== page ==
No Illegality In Establishing ‘Offender Centric’ Courts For Trial Of MPs/MLAs: Amicus Curiae Tells Supreme Court [Read Report]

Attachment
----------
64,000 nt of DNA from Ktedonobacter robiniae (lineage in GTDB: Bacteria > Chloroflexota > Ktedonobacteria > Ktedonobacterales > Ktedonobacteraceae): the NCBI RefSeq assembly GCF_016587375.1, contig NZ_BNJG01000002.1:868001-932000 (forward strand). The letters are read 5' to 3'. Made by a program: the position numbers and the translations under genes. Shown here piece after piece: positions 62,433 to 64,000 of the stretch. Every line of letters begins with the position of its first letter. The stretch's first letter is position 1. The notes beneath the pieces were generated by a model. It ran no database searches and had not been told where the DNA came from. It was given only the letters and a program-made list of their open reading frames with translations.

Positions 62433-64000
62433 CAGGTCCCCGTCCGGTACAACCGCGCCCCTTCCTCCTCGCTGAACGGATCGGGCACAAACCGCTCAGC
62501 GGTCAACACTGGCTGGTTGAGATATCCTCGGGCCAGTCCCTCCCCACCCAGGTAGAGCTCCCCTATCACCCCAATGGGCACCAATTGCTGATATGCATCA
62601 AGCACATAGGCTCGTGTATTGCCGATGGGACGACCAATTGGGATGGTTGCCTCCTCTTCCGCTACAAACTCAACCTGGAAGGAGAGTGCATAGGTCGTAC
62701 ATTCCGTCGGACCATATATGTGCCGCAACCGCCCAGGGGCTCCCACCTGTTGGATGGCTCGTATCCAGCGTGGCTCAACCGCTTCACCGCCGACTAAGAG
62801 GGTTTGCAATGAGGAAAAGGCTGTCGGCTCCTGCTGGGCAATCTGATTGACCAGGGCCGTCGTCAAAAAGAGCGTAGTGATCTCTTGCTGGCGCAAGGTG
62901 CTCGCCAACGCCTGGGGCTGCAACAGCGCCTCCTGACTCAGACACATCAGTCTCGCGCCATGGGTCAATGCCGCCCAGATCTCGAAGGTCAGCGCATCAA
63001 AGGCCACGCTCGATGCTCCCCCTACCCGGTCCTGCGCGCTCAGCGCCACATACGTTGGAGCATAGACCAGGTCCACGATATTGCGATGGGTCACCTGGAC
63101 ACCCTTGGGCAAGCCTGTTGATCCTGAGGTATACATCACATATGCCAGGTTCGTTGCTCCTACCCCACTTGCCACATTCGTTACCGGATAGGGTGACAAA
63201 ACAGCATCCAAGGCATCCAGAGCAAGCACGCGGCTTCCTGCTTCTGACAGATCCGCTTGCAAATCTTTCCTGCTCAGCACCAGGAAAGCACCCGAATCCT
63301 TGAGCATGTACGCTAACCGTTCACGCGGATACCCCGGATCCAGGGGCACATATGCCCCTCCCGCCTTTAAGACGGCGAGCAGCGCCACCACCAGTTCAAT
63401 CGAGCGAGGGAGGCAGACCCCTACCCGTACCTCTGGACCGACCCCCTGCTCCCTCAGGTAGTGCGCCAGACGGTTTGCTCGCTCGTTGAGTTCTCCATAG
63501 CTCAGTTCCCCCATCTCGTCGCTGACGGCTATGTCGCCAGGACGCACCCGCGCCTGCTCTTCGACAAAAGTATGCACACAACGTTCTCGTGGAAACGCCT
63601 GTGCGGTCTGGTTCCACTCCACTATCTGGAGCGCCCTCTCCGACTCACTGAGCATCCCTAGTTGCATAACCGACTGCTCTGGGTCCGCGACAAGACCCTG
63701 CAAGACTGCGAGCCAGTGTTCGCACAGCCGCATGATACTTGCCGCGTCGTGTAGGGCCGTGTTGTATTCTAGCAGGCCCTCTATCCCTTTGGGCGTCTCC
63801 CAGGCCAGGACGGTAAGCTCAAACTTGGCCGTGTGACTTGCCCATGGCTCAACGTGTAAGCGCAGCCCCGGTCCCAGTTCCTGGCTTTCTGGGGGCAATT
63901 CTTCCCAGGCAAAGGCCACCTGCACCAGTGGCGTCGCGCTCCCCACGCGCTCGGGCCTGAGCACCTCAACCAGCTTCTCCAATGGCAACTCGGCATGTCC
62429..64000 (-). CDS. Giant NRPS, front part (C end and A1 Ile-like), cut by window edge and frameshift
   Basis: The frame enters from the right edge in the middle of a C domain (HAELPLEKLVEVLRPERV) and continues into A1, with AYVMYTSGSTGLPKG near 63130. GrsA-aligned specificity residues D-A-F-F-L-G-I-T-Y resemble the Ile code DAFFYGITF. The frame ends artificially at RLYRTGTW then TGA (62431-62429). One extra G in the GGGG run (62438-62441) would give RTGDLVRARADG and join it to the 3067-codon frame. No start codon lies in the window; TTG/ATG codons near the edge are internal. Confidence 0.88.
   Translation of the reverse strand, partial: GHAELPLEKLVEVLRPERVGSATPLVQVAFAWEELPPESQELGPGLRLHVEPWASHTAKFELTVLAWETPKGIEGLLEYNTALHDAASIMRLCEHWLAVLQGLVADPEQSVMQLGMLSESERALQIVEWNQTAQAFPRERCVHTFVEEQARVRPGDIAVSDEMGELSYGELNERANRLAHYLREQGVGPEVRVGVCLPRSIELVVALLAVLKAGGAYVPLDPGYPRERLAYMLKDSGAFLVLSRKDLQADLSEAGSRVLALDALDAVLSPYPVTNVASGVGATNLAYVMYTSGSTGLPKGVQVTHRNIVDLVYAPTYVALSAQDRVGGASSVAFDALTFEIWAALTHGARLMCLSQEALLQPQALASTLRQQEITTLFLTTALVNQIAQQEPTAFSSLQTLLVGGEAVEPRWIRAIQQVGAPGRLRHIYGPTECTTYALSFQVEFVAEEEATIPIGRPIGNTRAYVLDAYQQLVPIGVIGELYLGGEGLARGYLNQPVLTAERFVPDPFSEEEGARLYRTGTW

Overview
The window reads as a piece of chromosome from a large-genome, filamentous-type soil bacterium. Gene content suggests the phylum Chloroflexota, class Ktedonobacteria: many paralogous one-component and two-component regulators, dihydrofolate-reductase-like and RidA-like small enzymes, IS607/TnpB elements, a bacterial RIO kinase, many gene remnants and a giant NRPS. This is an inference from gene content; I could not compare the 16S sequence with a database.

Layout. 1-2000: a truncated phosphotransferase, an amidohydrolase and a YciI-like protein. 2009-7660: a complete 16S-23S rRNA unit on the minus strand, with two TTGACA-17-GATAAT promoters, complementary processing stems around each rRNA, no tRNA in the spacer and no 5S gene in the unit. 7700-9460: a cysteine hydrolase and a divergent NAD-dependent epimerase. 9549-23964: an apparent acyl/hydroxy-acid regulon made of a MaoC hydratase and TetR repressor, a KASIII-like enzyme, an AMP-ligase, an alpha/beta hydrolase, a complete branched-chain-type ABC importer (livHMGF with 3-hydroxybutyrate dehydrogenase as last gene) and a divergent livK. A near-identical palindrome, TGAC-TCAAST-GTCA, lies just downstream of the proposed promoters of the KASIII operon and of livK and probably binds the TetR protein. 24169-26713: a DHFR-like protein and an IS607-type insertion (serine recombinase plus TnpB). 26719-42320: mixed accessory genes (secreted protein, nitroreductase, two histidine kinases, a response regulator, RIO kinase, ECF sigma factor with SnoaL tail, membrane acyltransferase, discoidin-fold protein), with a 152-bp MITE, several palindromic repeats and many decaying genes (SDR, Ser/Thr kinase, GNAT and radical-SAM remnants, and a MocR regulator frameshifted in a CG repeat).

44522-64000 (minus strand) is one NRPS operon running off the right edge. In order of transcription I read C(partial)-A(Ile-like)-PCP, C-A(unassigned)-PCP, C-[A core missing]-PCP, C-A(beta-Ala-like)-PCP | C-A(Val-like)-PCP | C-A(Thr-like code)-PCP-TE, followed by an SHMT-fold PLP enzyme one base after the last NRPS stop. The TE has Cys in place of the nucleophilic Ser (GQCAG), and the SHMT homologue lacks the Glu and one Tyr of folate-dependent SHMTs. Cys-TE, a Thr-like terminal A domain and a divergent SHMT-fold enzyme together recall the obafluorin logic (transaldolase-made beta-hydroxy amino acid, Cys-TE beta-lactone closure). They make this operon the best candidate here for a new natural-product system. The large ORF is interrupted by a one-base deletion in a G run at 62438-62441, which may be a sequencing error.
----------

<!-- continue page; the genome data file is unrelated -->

first_imgTop StoriesNo Illegality In Establishing ‘Offender Centric’ Courts For Trial Of MPs/MLAs: Amicus Curiae Tells Supreme Court [Read Report] LIVELAW NEWS NETWORK2 Nov 2020 2:00 AMShare This – xSenior Advocate Vijay Hansaria, Amicus Curiae in the matter concerning expeditious disposal of criminal cases pending against former/sitting legislators, has told the Supreme Court that there is no illegality in designating special Courts for trial of such MPs/MLAs. “In the present case, this Hon’ble Court has directed expeditious trial of criminal cases against MPs/ MLAs by…Your free access to Live Law has expiredTo read the article, get a premium account.Your Subscription Supports Independent JournalismSubscription starts from ₹ 599+GST (For 6 Months)View PlansPremium account gives you:Unlimited access to Live Law Archives, Weekly/Monthly Digest, Exclusive Notifications, Comments.Reading experience of Ad Free Version, Petition Copies, Judgement/Order Copies.Subscribe NowAlready a subscriber?LoginSenior Advocate Vijay Hansaria, Amicus Curiae in the matter concerning expeditious disposal of criminal cases pending against former/sitting legislators, has told the Supreme Court that there is no illegality in designating special Courts for trial of such MPs/MLAs. “In the present case, this Hon’ble Court has directed expeditious trial of criminal cases against MPs/ MLAs by designating Special Courts in view of the fact that offenders are or have been legislators, who constitute a class in themselves, and speedy trial of such cases is in public interest. The legislators are lawmakers who lay down policies for socio-economic development of the country and are responsible for upholding constitutional morality. It is on record that a large number of cases, including heinous offences, are pending in the courts not only for years but for decades. In such circumstances a special mechanism for speedy trial of these cases cannot be flawed,” a Report filed by the Senior Advocate states. The submission comes in response to the exemption sought by the Madras High Court from establishing Special Courts for trial of cases involving MPs and MLAs. The High Court had claimed that it is not legally permissible to create Special Courts for trial of MPs/ MLAs as Special Courts can only be “Offence Centric” and not “Offender Centric”. It was further submitted that there are already Special Courts under the SC/ST Act, POCSO Act, and PC Act and other Central and State enactments, for exclusive trial of the offence under those Acts, and there was no scope to establish another set of Courts to try a particular category of offenders. Disputing this contention, the amicus has submitted, “Statutory Special Courts constituted under PC Act, SC/ST Act, PML Act, POCSO Act or any other statute made by Parliament or State legislature shall ‘ordinarily’ have jurisdiction to try cases for offences committed under these statutes. However, trial of cases under the special statutes by the Special Courts MP/ MLAs are valid and do not suffer from any constitutional infirmity as these courts have been constituted under the direction of this Hon’ble Court issued in exercise of the power under Article 142 of the Constitution.” Amicus Curiae Submits Action Plans Filed By Various High Courts For Speedy Disposal Of Criminal Cases Against MPs/MLAs Reliance is placed on the case of Public Interest Foundation v. UOI, (2015) 11 SCC 433, where by the Top Court had directed as under: “We, accordingly, direct that in relation to sitting MPs and MLAs who have charges framed against them for the offences which are specified in Sections 8(1), 8(2) and 8(3) of the RP Act, the trial shall be concluded as speedily and expeditiously as may be possible and in no case later than one year from the date of the framing of charge(s).” The amicus further pointed out, “The trial of these cases does not otherwise suffer from breach of any constitutional provision nor any accused person has alleged violation of any fundamental right.” No special procedure less advantageous to the accused persons Significantly, the Madras High Court had relied upon the observations made a five-Judge Bench in the 2:3 majority judgment rendered in the case of Anwar Ali Sarkar. In that case, the High Court struck down Section 5(1) of the West Bengal Special Courts Act, 1950 which authorized setting up of Special Courts for trial of “such offences or class of cases, as the classes of offences or cases or classes of cases, as the State Government may by general or special order in writing, direct.” While striking down the provision, Justice Saiyid Fazl Ali in his majority verdict had observed, “The impugned Act has completely ignored the principle of classification followed in the Code and it proceeds to lay down a new procedure without making any attempt to particularize or classify the offences or cases to which it is to apply. An Act which gives uncontrolled authority to discriminate cannot but be hit by Article 14 and it will be no answer simply to say that the legislature having more or less the unlimited power to delegate has merely exercised that power.” The amicus has submitted that in Anwar Ali case, the Top Court had struck down the Act not on the ground that there cannot be ‘offender centric’ classification, but on the ground that the Act prescribed a procedure less favourable to accused persons vis a vis prescribed under CrPC. In the present case, the amicus has submitted, “No special procedure less advantageous to the accused persons has been prescribed for trial of cases involving MPs/ MLAs; these cases are tried as per general procedure prescribed under Cr.P.C. All that has been done is to designate a particular officer to try cases in an expeditious manner, who otherwise has jurisdiction to conduct the trial. It is thus submitted that directions passed by this Hon’ble Court in the present case for designation of Special Court for trial of criminal cases pending against legislators, who form a class in themselves, are valid as there is a reasonable nexus of decriminalisation of Indian polity in fast tracking disposal of these cases.” Reliance is placed on the Law Commission’s 239th Report (2012) whereby it is clearly stated that the cases of influential persons in public life need to come up for special focus for the reason that the experience shows occurrence of long delays both in investigation and trial. “This is because of the influence they can wield with the Police and witnesses. Delays are also often caused by their prolonged abstinence from the court proceedings and the Police not taking effective steps to produce them in Court. Secondly, the persons holding public offices have a role to play in democratic governance and the people have legitimate expectation that the elected representatives are clean and free from criminal misconduct. Thus, public are equally interested in early conclusion of trial,” the Report reads. Precedence in Coal Block Allocation Case The amicus has also drawn the Court’s attention towards the cases relating to Coal Block Allocation. In Girish Kumar Suneja v. CBI, (2017) 14 SCC 809, the validity of the Supreme Court’s decision to transfer those cases pertaining to offences under IPC, Prevention of Corruption Act, PMLA and other allied offences, to a Special Judge, was challenged. Rejecting the contention that the it cannot transfer a particular case to a particular officer by creating a Special Court, the Supreme Court had held, “The treatment of these cases is certainly not arbitrary – on the contrary, the classification is in public interest and for the public good with a view to bring persons who have allegedly committed corrupt activities, within the rule of law. It is hence not possible to accept the submission that by treating the entire batch of coal block allocation cases in a particular manner different from the usual cases that flood the Courts, there is a violation of Article 14 of the Constitution.” It has been submitted that the ratio of the aforesaid case fully applies to the present case and the observation of the Madras the High Court that the Special Courts cannot be constituted by a judicial or executive fiat is not correct. Inter alia, the amicus has submitted a Report on measures taken by all the High Courts for rationalization of Courts, vide order dated October 6, 2020. The steps taken/ proposed by the High Court may be read in the report attached below. The matter will be taken up the Supreme Court on Wednesday, November 4. The amicus has also informed the Court that the Union of India has not submitted any report pursuant to the direction to enquire from the Central Government regarding the possibility of providing funding for establishment of at least one video conferencing facility in every district for conducting these cases. Click Here To Download Report Read ReportSubscribe to LiveLaw, enjoy Ad free version and other unlimited features, just INR 599 Click here to Subscribe. All payment options available.loading….Next Storylast_img read more